The JRC has the expertise to develop reference materials, but also coordinates the input from the clinical chemistry profession, the In Vitro Diagnostics industry and hospital clinicians. The close collaboration with specialists in the field ensures that the reference materials produced are the best suitable for clinical practice and patient outcome. Standardisation is both a scientific and a consensus process. Therefore the independent position of the JRC helps in developing reference systems that are generally accepted.

Support to the development of legislation and guidance documents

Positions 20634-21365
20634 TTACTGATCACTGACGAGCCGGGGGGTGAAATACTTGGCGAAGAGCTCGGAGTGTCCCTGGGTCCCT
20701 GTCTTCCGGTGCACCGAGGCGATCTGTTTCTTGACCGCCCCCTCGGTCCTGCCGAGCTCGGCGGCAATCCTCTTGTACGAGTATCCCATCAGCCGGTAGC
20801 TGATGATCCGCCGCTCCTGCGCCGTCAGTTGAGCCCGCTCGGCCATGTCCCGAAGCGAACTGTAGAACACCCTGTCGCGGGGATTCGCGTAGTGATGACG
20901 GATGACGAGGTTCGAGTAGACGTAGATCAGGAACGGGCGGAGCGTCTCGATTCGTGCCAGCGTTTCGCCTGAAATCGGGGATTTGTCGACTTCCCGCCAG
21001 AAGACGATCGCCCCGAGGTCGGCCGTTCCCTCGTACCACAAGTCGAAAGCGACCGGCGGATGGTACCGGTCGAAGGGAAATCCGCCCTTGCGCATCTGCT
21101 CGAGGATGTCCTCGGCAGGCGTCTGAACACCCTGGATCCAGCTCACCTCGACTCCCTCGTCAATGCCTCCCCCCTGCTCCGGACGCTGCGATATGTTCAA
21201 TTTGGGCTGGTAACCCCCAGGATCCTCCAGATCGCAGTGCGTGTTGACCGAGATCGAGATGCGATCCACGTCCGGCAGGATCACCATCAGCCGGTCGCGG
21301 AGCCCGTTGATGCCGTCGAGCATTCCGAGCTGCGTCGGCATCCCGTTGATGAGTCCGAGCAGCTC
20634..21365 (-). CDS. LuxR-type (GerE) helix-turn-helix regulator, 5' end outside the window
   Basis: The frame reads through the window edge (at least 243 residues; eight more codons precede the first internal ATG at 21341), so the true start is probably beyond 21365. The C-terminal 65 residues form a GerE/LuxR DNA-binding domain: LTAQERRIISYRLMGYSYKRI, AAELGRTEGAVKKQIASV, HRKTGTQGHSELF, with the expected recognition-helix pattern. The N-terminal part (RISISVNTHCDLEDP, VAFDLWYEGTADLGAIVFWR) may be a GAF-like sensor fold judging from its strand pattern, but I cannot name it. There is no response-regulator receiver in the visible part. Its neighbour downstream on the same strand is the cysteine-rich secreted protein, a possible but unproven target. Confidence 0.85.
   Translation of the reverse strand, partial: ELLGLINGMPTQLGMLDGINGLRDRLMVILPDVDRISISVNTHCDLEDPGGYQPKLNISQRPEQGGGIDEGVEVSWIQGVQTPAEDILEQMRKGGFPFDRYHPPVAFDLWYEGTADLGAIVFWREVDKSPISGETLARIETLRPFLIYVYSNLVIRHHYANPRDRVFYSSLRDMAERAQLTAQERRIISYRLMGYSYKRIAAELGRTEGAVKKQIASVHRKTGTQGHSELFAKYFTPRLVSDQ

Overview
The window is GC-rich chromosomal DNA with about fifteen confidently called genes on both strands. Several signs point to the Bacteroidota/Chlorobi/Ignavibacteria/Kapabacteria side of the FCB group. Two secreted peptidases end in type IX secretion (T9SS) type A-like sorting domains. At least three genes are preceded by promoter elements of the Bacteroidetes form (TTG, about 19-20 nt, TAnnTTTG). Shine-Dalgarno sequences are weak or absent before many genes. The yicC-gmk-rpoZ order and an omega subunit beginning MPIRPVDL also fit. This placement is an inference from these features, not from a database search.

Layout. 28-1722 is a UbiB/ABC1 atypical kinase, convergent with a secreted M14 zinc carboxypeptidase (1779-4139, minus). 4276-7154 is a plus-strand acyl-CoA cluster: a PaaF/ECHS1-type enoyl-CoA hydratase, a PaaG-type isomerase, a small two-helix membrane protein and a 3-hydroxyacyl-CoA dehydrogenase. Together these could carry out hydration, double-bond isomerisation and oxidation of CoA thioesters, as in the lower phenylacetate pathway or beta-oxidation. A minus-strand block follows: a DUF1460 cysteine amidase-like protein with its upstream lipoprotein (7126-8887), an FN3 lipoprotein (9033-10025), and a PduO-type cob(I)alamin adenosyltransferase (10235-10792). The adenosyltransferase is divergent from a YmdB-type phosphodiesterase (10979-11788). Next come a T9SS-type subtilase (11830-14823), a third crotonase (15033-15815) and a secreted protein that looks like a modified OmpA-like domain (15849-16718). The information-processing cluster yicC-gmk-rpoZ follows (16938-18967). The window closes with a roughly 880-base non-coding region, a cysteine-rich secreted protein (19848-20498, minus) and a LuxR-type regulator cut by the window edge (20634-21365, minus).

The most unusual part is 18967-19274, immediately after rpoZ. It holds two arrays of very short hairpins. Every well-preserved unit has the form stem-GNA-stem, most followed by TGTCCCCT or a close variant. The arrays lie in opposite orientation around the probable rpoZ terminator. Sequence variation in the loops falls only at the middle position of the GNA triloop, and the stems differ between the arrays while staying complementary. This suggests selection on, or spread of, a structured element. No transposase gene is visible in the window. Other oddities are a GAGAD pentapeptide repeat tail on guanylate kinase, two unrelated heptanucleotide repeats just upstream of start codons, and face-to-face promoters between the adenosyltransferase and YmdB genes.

The need for standardisation and traceability is taken up in EU legislation. The the EU Directive on In Vitro Diagnostic Medical Devices (IVD-MD) (Directive 98/79/EC) is currently under revision, and the JRC contributed to the drafting of a proposal for a new regulation on in-vitro medical devices. The proposed regulation aims to ensure the smooth functioning of the internal market and a high level of protection of human health and safety.

It is also in this context that the JRC contributes to documentary standards and guidance developed by international initiatives like the International Standards Organisation (ISO), the International federation for Clinical Chemistry and Laboratory Medicine (IFCC) and the Joint Committee for the Traceability of Laboratory Medicine (JCTLM).

Building on a long tradition for the standardisation of the measurement of plasma proteins and enzymes